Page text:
Feature

The Cross

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We have no scarcity of crosses in America. We have the cross of church architecture, the jewelry store cross of fine gold, the cross of sentimental hymn writers and the cross of pop culture hung on golden chains about the necks of rock stars and athletes. But what we need more of is the cross of Christian experience—24/7.

Jesus said to His disciples: “‘If anyone would come after me, he must deny himself and take up his cross daily and follow me’” (Luke 9:23). The cross represents sacrificial living, and death to self must find lodging in our lives if we are to be authentic followers of Christ. Yet everything in us shuns the cross, wishing to avoid its humiliation, disgrace and finality. We love to sing about it and wear it—but not to bear its imprint in our lives.

Strikingly, in the New Testament there is no morbid fascination with the cross and no sentimental attachment to it. There are only a handful of references in all, most about the wooden cross the Savior bore, not the effect of the cross in our lives. The key verse for us is 1 Corinthians 1:18: “For the message of the cross is foolishness to those who are perishing, but to us who are being saved it is the power of God” [italics added].

How can the cross be thought foolish? The way of the cross is the very antithesis of the way of the world, which believes that you earn what you get and that acquisition and display lead to power. Paul, however, says it is the cross that is the very power of God! The cross changes lives! The cross marks the place where sins are rolled away, where love becomes real and where enemies are reconciled and true belonging begins.

If the cross is the power of God, why do we seek to avoid it? If it is the way to peace, forgiveness and harmony, why not embrace it? So many ugly controversies could be avoided by way of the cross, so many power struggles bypassed and personal rivalries ended. So why not embrace it?

In a word, the cross hurts! The cross puts our private plans on hold. It runs roughshod over self-interest and puts our pride to death. It is true that we can insist on following our personal plans, exercising our rights and protecting our preferences, but that comes at a price. To omit the cross in our Christian experience—or to sidestep it—is to “empty the cross of its power,” to use Paul’s penetrating phrase (1 Cor. 1:17).

A cross-less Christianity cuts the Church off from the almighty power of God. It reduces the gospel to little more than good advice. Historian Andrew Walls was asked about the repeated historical pattern of waning influence just when the Church seems to be victorious. His answer was that “there is a certain vulnerability, a fragility, at the heart of Christianity. You might say that this is the vulnerability of the cross.”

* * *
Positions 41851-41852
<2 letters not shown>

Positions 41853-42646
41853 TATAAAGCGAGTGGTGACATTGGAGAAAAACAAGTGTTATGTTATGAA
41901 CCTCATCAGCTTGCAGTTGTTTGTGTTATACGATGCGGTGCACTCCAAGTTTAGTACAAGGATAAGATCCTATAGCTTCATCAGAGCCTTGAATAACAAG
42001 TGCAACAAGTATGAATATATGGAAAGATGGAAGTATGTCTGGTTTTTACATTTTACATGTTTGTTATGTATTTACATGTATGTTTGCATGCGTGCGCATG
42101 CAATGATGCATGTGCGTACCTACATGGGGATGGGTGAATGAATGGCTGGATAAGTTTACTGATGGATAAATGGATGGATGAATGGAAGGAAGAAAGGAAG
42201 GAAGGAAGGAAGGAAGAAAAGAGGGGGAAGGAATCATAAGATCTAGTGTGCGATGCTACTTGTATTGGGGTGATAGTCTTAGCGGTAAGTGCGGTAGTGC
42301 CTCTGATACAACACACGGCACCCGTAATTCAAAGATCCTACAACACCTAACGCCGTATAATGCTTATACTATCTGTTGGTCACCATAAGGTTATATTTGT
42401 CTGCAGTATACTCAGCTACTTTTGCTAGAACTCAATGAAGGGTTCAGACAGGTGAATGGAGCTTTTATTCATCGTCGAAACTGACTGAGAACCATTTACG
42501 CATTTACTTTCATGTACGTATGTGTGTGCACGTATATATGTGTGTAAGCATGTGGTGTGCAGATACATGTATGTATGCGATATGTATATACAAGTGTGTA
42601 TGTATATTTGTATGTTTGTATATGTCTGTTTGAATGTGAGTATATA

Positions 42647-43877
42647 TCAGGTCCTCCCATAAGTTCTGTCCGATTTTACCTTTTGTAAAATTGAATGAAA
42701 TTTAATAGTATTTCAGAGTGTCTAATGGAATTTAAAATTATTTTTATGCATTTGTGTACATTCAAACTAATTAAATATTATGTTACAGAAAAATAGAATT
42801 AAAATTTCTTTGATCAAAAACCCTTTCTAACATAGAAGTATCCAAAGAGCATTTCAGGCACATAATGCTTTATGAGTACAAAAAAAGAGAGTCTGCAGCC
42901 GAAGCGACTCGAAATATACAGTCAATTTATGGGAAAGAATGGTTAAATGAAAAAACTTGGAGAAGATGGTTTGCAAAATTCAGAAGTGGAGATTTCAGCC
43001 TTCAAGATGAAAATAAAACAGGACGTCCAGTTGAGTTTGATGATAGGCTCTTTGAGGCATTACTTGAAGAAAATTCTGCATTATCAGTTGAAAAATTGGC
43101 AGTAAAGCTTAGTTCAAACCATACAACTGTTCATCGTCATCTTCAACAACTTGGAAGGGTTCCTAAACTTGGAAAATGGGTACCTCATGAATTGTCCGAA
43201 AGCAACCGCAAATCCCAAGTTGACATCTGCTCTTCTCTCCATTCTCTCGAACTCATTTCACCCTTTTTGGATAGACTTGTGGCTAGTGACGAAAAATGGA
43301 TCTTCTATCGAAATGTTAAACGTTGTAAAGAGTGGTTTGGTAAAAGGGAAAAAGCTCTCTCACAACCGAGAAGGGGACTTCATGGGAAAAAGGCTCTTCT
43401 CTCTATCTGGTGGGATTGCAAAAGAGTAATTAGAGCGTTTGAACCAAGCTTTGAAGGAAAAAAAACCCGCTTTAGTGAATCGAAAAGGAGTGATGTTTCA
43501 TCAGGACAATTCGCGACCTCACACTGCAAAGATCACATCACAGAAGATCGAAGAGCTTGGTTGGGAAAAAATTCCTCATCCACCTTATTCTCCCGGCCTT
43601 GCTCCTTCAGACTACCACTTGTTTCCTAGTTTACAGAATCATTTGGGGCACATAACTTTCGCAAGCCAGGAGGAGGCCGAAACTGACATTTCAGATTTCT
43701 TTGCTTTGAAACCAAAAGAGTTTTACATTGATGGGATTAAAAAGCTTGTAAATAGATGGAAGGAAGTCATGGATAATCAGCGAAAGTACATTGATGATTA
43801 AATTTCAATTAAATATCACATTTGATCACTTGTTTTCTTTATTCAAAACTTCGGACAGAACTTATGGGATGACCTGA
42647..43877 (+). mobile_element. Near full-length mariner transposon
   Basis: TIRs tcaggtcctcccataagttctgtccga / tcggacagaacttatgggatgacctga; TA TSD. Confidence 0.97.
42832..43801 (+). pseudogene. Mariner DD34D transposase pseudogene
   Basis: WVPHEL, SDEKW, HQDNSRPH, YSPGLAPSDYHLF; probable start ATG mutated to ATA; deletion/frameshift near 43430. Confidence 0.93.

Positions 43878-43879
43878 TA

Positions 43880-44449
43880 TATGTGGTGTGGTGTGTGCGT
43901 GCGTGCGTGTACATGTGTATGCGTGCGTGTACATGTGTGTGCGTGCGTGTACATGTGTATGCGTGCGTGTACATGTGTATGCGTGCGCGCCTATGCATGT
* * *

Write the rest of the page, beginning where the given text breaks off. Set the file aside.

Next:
The “vulnerability of the cross” is that it is subject to our individual decision. The cross does not force its way into our lives. When it is present, it is powerful to end destructive habits, develop morals, rearrange and refine our lives. But we must accept the cross voluntarily. It is always a choice. People, churches and movements can thrive through the power of God OR , by refusing the cross in personal experience, become inert.

And it is a daily choice, as Jesus said. It is not a one-time event that can be memorialized or put in a museum. The cross most often shows up in little ways: obedience in minor things, slight temptations, small decisions and annoying interruptions. The way we embrace the cross or reject it either gives our lives power or dresses us with a mere symbol. When the cross is just a story and not a stake in our own hearts, it is emptied of its strength.

Every volunteer who exchanges irreplaceable time to care for others knows the weight of the cross in personal experience. Every person who gives tithes and offerings experiences the cross. Every Christian leader who isn’t playing the game of personal power feels the sharp point of the cross as it puts to death some cherished ambition. International workers must know the cross in personal experience—not only to go overseas but also to stay where God has called them to serve. Christians who refuse to criticize or complain or insist on their own way are learning to bear the cross.

And there are more crosses than we believe possible. Every juncture in life, nearly every day, has one way marked the “Avenue of Self-Interest” and another, the “Highway of the Cross.” By our daily choices we determine the way we go. Jesus said, “If you want to follow me, deny yourself, take up your cross and follow.”

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